The sense of taste, one of the five major senses, is defined based on anatomy. In mammals, it is the sense subserved by taste receptor cells located primarily on taste buds in the oral cavity. These taste receptor cells are innervated by branches of the seventh, ninth, and tenth cranial nerves that synapse first in the brainstem prior to sending messages to other parts of the brain…

Virtually all foods and beverages impart sensations in addition to taste. For example, a complex food such as soup not only has taste properties (e.g., it is salty, sour, or sweet) but also has volatile compounds that give it its specific identity (e.g., pea soup compared to potato soup), and it may also have burning properties, such as those caused by hot peppers… In common parlance, the entire sensation elicited by this food is called its “taste.” However, most scientists would instead use the term “flavor” to refer to this total sensation, and that is how it will be used here. It should be noted that many also include the texture of a food as a component of flavor. Taste molecules such as salt can influence flavor in many ways, some of which are described below.

Of course, salt plays other roles in the baking, fermenting and gluten development stages. According to the Wild Yeast blog:

  • Salt affects dough texture, making it stronger and less sticky, as the commenter noticed.
  • Salt reduces oxidation of the dough during mixing. Oxidation causes the degradation of carotenoid pigments in the flour that contribute to flavor and crumb color.
  • Salt regulates yeast activity, causing fermentation to progress at a more consistent rate.
  • Salt affects shelf life. Because it attracts water, it can help keep bread from staling too quickly in a dry environment. However, in a humid environment, it can make the crust soggier.

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How hot is your oven?


Oven thermometerSeems like a silly question: the answer would be it’s as hot as I set it to be. Isn’t it? Well, no, it may actually be rather different from what you expect, based on my recent tests.

I was reading on several bread-baking forums about oven temperatures and the effects on baking. Specifically on the crust: higher temperatures (450F and up) lead to crunchy crusts as the sugars caramelize rapidly. Then there’s “non-enzymatic browning:” the Maillard reaction that happens at a range of temperatures:

The reactive carbonyl group of the sugar reacts with the nucleophilic amino group of the amino acid, and forms a complex mixture of poorly characterized molecules responsible for a range of odors and flavors… In the process, hundreds of different flavor compounds are created. These compounds, in turn, break down to form yet more new flavor compounds, and so on. Each type of food has a very distinctive set of flavor compounds that are formed during the Maillard reaction. It is these same compounds flavor scientists have used over the years to make reaction flavors.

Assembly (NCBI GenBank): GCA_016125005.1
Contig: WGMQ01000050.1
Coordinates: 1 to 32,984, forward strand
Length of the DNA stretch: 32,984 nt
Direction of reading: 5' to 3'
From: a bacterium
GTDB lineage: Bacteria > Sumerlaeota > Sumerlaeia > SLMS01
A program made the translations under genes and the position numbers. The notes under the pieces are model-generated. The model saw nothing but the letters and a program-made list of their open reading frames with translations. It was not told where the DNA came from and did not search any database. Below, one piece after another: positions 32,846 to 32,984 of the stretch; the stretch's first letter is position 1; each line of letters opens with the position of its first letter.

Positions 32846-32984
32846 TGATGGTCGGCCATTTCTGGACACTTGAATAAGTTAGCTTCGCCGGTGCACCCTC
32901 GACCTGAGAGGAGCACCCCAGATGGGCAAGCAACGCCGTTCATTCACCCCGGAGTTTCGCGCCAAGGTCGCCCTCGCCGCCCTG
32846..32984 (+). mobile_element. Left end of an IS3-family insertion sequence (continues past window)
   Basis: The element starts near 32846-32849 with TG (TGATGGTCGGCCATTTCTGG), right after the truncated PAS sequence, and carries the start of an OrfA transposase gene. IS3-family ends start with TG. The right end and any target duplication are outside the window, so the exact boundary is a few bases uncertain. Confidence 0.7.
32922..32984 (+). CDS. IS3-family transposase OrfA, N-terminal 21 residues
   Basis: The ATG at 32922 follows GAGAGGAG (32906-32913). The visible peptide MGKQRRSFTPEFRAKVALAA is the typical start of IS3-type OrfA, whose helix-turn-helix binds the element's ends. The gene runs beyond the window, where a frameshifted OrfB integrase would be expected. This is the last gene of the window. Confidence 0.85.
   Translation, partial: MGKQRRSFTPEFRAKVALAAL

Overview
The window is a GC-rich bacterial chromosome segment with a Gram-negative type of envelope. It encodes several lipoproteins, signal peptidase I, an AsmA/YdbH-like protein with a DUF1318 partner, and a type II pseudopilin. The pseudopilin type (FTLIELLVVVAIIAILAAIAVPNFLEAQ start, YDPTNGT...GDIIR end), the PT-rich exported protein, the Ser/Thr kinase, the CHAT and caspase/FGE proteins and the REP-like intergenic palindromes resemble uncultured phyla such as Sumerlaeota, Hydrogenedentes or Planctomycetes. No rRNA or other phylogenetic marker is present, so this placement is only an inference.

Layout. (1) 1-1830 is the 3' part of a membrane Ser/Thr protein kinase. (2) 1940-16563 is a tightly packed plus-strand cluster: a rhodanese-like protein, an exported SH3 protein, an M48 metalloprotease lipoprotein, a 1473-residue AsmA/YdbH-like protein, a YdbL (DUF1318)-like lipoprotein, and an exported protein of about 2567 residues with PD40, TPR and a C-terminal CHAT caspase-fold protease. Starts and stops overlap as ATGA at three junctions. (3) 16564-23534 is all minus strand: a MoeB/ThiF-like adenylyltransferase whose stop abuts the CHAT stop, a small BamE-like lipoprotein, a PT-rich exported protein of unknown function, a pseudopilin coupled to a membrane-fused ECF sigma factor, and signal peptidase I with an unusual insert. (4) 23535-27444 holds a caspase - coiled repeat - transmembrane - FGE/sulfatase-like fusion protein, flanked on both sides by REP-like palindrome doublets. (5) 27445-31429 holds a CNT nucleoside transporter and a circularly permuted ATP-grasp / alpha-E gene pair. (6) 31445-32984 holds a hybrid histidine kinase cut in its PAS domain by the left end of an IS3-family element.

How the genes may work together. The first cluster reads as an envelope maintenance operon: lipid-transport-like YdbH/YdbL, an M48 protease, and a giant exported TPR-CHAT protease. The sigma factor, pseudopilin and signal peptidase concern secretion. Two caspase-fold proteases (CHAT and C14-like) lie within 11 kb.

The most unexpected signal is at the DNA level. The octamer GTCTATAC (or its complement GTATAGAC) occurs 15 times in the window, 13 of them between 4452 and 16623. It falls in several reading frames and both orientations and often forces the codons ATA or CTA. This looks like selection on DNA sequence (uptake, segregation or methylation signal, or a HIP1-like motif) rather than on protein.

The Maillard reaction is what makes bread become toast. Caramelization is different, as Wikipedia also tells us:

Caramelization is an entirely different process from Maillard browning, though the results of the two processes are sometimes similar to the naked eye (and tastebuds). Caramelization may sometimes cause browning in the same foods in which the Maillard reaction occurs, but the two processes are distinct. They both are promoted by heating, but the Maillard reaction involves amino acids… whereas caramelization is simply the pyrolysis of certain sugars.

The following things are a result of the Maillard browning reaction:
Caramel made from milk and sugar, especially in candies: Milk is high in protein (amino acids), and browning of food involving this complex ingredient would most likely include Maillard reactions.
Chocolate and maple syrup
Lightly roasted peanuts

When cooking, the Maillard reaction can be achieved at lower temperatures (for example, when using the sous-vide method or when searing meats) by increasing the pH of the item being cooked. The most common method for accomplishing this is by using baking soda as a catalyst to facilitate the reaction.

Some complex chemistry going on there (which is one of the reasons bread making intrigues me: it’s science in the kitchen!).

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Art, Science & Baking


French loaf showing crumb
You gotta love breadmaking. It’s an opportunity to get the right and left hemispheres of the brain working together, not racing about in different directions like they do most times. The logical and the creative sides working in lockstep.

Bread making combines the logic of science with the freedom of expression in art. Well, that’s really true of all cooking, but it seems more evident in baking. You get your hands into the mix, with bread. It’s a visceral thing to do. Like pottery.

Breadmaking combines four sciences, too: physics, chemistry, biology and botany. They all come into play when baking. And, as I’ve said earlier, you also get a bit of animal husbandry in it – yeast is a domesticated animal you need to nourish, tend and encourage.

And then there’s the math: I’ve been working on my bakers’ percentages in the most recent recipes, trying to understand the various levels of hydration and relative amounts of ingredients.

Plus it takes creative skill: the ability to “read” the ingredients, the dough, the ambient room conditions for rising and fermenting.  You need to feel the dough, to test it, assess its condition by fell, sight and scent. Knowing how much salt is “just right.”

And, of course, it’s a distraction from the woes and cares of daily life, from the chitter chatter of politics and the media. Baking bread requires concentration, focus. It’s a very Buddhist thing to do. It clears the mind.